Having the tractor-trailer weight per axle distribution knowledge is key for any commercial vehicle truck driver because it prevents overweight issues.
Fixing overweight issues is a pain for everybody.
- Owner-operators don’t like being overweight because they may receive tickets from the DOT.
- The National Highway Traffic Safety Administration doesn’t like having overweight trucks rolling on the US roads, highways, and bridges because they are damaging them.
- Company truckers hate returning to the shipper to fix the weight.
To avoid overweight issues, you need to know how to distribute the weight correctly inside a 53ft trailer.
The good thing is that I have already covered this topic below.
What does weight distribution inside a trailer mean?
How much weight per axle can an 18-wheeler carry?
Let's take the example of a semi-truck and a standard 53 foot dry van.
To stay legal with the DOT regulations, without special permits, the gross weight of a loaded tractor-trailer should not exceed 80,000 lbs.
In this case, here is how you figure the trailer’s weight capacity?
- While the truck is empty, go to a truck stop and weigh the rig at a CAT scale.
- Let's say the empty tractor-trailer is 35,000 pounds.
- Now, substract 35,0000 pounds from 80,000 pounds. That leaves 45,000 pounds of available weight capacity for cargo to put on the truck without being overweight on the gross weight.
However, when the trailer is loaded with a heavier load of about 33,000 lbs or more, you may want to weigh the truck because it could be overweight on the axles.
In this case, the first thing to check is that the truck is not overweight on the gross weight of 80,000 pounds.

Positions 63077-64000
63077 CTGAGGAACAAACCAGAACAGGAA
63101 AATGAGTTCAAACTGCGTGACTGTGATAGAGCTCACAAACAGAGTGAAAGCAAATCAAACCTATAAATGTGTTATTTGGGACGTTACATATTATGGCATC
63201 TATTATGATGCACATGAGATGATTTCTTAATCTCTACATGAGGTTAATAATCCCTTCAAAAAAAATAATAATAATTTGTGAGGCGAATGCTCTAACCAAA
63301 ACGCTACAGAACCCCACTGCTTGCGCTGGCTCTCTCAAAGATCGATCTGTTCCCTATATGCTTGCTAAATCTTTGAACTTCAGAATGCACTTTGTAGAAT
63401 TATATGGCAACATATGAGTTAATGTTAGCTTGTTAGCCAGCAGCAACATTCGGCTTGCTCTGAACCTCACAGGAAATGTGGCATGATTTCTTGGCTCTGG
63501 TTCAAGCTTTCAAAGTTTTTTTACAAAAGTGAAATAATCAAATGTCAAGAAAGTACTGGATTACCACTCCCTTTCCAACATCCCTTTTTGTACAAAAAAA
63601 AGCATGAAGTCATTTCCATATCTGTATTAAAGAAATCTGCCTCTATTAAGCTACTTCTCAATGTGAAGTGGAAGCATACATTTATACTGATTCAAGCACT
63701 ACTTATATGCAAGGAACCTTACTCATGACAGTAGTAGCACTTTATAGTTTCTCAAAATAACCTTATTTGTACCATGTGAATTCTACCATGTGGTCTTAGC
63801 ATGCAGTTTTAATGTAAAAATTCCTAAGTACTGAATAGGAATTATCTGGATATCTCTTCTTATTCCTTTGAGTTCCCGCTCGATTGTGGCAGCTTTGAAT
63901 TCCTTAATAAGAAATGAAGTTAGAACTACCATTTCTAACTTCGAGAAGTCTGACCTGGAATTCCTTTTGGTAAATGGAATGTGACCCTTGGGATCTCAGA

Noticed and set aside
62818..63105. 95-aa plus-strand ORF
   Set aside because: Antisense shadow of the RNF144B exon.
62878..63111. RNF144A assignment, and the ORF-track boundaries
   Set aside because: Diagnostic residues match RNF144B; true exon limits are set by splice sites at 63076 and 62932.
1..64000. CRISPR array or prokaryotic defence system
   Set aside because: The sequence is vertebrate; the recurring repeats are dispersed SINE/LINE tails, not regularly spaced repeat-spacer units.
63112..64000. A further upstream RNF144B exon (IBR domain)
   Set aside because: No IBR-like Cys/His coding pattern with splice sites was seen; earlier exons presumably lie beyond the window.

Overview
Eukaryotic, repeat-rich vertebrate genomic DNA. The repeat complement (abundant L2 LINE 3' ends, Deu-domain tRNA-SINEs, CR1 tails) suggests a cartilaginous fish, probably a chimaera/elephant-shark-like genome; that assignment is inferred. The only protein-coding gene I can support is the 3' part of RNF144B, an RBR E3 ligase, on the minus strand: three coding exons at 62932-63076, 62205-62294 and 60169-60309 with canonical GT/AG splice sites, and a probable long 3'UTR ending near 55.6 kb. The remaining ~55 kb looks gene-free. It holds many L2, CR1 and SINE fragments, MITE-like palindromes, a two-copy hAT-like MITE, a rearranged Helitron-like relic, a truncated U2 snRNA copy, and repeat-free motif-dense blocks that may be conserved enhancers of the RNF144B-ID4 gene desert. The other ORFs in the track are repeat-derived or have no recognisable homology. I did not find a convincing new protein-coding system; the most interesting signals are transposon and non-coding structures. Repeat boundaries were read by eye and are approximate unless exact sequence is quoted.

After that, check the tractor-trailer weight limits by axle:
- Max steering (single) axle on a 53 feet trailer weight is limited to 12,000 lbs.
- Max tandem (double) axle on a 53 feet trailer weight is limited to 34,000 lbs.
Also, the legal weight on the steer axle may change from state to state.
Federal Law states that single axles are limited to 20,000 lbs when spaced more than 40 inches and less than 96 inches from the tandem axles.
So, to stay legal while hauling heavy freight, check the State Oversize Permits & Escorts Information and Requirements.
The actual scaling of the truck
Besides the fact that a standard tractor-trailer has 5 axles, the scaling paper shows weight results on four sets of weights.
These are for:
- the steer axle,
- the drive tandem axles,
- the trailer tandem axles,
- the gross weight of the truck.
The thing is that even when the tractor-trailer doesn’t exceed the max gross weight limit of 80,000 lbs, it still can have overweight issues.
The trick with the max gross weight limit
Even though the tractor-trailer gross weight is below 80,000 lbs, it may still be overweight.
That is what happens when the load is not equally distributed inside the trailer.
In the diagram below, you can see the situation when the tractor-trailer is overweight on the drive tandem axles.
Methods of redistributing the weight inside the trailer
In case when the truck is overweight on one of the axles, here are a few ways how to distribute the weight inside a trailer:
- Redistribute the weight inside the trailer back and forward.
- Slide the 5th wheel.
- Slide the trailer tandem axles.
- The amount of fuel onboard and the placement of the fuel tanks may also affect the weight distribution inside the trailer.
Weight distribution inside the trailer doesn't affect the truck's gross weight
While you distribute the weight inside the 53-foot trailer, the gross weight remains the same.
That is an important thing to keep in mind.
The only way to affect the gross vehicle weight would be to burn fuel, remove extra weight from the trailer, or redistribute the weight inside the trailer.